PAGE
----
In Training on Trial by James and Wendy Kirkpatrick, the reader is presented with the idea of viewing his training endeavors as though they were part of a legal case. Throughout the book, the Kirkpatricks use the legal trial metaphor to explain how learning professionals should operate when confronted with challenges.
Early in the book, the authors provide the reader with a guide that addresses the legal metaphor, so readers do not have to have a legal background to read and understand the book. For example, the training professional is the "defendant" who must respond to business stakeholders' "summons" regarding their training programs and initiatives.
The book is replete with metaphors, stories, tips, and illustrations that are helpful in understanding what the authors are trying to communicate. Plenty of real-world examples are included, and the reader will encounter stories that have taken place at well-known businesses and companies. The authors' focus on writing a practical book does come at a cost, however. There is very little information in the book about the theory and research associated with training initiatives within organizations. The bulk of the book focuses on how the Kirkpatricks have addressed situations that they have faced while working in the learning and development field.
Training on Trial also pays homage to Donald Kirkpatrick's four levels of evaluation, and the latter part of the book focuses on how to use a proprietary business model that the Kirkpatricks have established - the Kirkpatrick Business Partnership Model (KBPM). While I found this model to be comprehensive, this book gave little information on alternative models and methods. The book addresses several realistic scenarios that training professionals might find themselves facing as businesses continue to explore the value that training adds to their organization's bottom line. Training on Trial offers several mental exercises throughout that are intended to prepare training professionals to defend their programs from the criticism that they often receive.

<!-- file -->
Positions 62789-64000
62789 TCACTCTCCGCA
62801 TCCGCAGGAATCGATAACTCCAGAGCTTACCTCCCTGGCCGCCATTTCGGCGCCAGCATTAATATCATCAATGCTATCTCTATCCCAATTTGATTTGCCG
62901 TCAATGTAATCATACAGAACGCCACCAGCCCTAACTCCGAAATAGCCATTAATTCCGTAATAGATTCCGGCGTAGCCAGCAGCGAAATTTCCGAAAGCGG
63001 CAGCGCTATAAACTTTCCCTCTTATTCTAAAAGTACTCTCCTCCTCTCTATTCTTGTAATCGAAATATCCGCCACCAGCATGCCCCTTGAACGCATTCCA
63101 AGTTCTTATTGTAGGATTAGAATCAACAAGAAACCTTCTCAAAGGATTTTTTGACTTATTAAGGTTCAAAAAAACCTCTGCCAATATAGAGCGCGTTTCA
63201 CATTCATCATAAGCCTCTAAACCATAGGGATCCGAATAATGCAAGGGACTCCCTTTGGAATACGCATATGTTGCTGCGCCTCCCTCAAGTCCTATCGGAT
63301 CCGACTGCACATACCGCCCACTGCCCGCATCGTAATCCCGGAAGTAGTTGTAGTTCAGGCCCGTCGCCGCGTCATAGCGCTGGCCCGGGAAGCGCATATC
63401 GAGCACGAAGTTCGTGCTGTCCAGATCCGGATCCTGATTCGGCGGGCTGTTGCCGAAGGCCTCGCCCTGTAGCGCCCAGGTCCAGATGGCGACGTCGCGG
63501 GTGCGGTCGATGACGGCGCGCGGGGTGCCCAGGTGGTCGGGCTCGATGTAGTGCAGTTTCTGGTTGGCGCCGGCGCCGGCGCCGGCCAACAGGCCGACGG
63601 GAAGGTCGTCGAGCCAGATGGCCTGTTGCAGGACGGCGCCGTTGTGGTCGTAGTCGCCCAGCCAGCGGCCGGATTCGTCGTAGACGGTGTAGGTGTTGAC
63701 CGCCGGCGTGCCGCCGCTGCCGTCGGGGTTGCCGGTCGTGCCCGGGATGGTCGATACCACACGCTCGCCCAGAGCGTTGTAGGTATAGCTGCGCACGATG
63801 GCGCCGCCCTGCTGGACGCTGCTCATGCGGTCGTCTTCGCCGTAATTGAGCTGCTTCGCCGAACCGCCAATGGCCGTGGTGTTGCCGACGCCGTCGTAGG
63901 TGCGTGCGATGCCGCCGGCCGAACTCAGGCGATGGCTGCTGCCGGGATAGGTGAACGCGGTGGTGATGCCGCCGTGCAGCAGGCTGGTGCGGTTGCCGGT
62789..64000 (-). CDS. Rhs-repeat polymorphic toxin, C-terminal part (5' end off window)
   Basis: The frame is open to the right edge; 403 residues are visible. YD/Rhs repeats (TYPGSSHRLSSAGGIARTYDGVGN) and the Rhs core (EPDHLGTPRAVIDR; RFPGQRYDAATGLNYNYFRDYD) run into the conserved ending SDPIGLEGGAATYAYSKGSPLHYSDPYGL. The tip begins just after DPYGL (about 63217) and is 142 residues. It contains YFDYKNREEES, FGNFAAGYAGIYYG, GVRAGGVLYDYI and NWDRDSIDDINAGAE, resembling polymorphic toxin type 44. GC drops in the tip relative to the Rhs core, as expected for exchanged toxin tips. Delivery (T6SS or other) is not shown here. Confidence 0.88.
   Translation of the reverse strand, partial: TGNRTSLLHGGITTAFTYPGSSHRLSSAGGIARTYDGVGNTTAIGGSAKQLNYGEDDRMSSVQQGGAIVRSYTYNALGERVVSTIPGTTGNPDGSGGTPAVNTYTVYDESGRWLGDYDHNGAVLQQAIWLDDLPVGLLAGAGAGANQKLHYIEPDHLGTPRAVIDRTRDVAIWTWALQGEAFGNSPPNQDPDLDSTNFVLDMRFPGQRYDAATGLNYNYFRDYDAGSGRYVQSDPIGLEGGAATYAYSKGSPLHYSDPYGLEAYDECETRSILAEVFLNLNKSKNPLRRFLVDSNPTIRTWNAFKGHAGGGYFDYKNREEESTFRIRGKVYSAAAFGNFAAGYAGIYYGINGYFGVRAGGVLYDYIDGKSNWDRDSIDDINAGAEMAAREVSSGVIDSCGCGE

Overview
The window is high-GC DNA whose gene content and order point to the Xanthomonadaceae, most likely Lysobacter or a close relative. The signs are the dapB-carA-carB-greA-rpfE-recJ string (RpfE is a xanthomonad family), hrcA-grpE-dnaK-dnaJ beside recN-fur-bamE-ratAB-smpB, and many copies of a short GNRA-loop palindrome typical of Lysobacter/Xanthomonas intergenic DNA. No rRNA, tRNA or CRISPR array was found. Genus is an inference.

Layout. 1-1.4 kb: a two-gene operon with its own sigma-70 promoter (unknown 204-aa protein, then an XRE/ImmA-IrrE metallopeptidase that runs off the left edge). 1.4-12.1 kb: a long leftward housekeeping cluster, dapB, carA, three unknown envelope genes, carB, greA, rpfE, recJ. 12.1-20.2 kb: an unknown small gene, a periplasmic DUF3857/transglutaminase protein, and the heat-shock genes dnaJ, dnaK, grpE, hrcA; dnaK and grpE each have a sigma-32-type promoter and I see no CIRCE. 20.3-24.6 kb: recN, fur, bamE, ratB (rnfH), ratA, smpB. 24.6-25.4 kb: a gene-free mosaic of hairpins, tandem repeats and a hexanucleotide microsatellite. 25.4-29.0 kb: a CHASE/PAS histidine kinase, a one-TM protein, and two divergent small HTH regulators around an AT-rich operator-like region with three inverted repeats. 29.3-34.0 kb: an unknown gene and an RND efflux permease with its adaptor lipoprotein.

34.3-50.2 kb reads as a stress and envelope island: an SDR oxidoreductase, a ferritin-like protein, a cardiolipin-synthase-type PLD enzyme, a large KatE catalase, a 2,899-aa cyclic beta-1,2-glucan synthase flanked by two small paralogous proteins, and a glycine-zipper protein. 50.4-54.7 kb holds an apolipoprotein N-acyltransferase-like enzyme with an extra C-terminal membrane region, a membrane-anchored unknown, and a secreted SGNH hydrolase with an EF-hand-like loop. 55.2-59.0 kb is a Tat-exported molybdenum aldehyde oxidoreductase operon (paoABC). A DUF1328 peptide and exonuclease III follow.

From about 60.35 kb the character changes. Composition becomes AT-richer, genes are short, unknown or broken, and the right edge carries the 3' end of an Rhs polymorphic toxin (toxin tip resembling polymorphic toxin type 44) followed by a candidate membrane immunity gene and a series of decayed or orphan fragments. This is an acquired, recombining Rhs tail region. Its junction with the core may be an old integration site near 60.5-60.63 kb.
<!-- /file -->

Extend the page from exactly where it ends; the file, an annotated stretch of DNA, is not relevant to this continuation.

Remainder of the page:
While I found the book's lack of depth to be frustrating at times, I did like how it focused on the practical application of the KBPM. Training on Trial was also filled with abstract metaphors that often overlapped with one another. Sometimes these metaphors made sense to me, and sometimes they didn't. I do feel that the book offers some valuable tips and ideas, so I am giving it three cups of coffee.